In a recent post, BAGRUBA wrote of her husband’s dislike of tuna. When I began commenting on her post, I realized I was writing
something of too much length to be just a comment. So, here is a post that follows up her post,
Trickery” , which includes a recipe for Tuna Cakes.
During our early marriage, my wife was so determined to make me like tuna that she actually made me dislike it even more. After
several years, she gave up. Many years later, I took over nearly all of the meal preparations which got me to thinking back on my childhood and the food I ate then. I surprised myself when I remembered that tuna was a large part of our menus.
My mother made it as casserole, patties and salads and I always ate it with gusto.
Why had I developed such dislike? The only thing between my mother serving tuna and my wife serving tuna was the four years
that I was in the Air Force. So, what had the Air Force done to cause me this dislike? I couldn’t think of anything. In fact, I could not remember having tuna during my tour.
As much as I hate admitting I was being ridiculous, I have to say I was being ridiculous. There is no other explanation. So,
while my wife was at work, I would (sneaky like) experiment with tuna for my lunch.
I remember my first experiment. I bought ½ pound of macaroni salad at the deli and a 5 ounce can of tuna. I just mixed them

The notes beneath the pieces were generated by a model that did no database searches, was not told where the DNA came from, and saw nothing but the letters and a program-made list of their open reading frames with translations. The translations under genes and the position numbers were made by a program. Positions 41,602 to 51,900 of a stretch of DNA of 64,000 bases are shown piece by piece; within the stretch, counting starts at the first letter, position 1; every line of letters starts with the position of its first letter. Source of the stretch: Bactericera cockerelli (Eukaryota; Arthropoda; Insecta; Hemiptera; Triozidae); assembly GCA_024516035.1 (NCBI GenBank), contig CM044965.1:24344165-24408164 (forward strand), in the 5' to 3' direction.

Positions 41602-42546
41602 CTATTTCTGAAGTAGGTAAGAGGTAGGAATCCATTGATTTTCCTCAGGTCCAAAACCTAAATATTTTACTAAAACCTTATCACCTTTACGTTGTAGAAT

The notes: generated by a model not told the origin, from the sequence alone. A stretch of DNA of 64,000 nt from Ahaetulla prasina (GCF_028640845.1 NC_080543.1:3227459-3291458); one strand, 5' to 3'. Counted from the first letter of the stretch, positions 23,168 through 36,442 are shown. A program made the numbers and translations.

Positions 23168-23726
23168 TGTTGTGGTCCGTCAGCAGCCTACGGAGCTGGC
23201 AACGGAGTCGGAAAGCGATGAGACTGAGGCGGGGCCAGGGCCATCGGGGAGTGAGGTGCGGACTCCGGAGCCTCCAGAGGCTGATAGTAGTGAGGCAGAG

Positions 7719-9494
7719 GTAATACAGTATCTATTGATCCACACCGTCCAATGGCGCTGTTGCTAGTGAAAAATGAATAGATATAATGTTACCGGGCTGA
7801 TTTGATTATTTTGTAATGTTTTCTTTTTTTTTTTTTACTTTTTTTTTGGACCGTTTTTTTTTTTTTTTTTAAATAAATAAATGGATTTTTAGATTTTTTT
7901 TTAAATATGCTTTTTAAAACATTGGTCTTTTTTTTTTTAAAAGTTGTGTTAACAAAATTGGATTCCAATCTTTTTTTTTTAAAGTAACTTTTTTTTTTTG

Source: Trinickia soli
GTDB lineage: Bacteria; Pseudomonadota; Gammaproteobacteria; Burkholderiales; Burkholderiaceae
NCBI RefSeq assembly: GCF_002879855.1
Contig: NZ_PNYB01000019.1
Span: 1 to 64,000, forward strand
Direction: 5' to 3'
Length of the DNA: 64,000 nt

together and ate. I liked it! At another time, I tried a tuna, mayo, and onion sandwich. I liked that, too! Yet another time I made a garden salad that I added some tuna to. (I used a honey/ mustard dressing.) Again, I liked it. (If I had any leftover tuna,
I would give it to the neighbor’s cat which learned long ago to hang out at our door.)
This change brought on a new problem that I needed to resolve. How can I serve my wife a meal of tuna after I had refused it
whenever she prepared it? If I served tuna for a meal, I was very aware that there would be repercussions. For example: “How come you won’t eat tuna when I fix it? Isn’t my food good enough for you?” Or- even worse- the silent pouty treatment for which I would
have to ask a thousand questions about what’s wrong only to be met with more pouty silence. Communication breakdown? Nope! Total blackout.
After a few weeks trying to determine if serving tuna would be starting WW III, I made macaroni salad with tuna and served
it to my wife. (It felt like offering a meatball to a wild tiger. The tiger would certainly eat it, but would include my entire upper body as the route to the meatball.)After taking a taste, she asked, “This is tuna! What made you fix this?”
(Crud! Here it comes! Quick! There must be a lifesaving lie someplace!)
“This is really good!”
“You must have made this just for me because you don’t like tuna. You’re so nice!”
(What’s happening? Must be the tiger likes butter and sugar on torsos?)
She continued eating without further comment and then took a second helping. After eating, she said she would like to have
the leftovers for her lunch!
Was I actually in the clear? Time will tell. Sometimes the goddess of war takes a while to create the perfect strategy for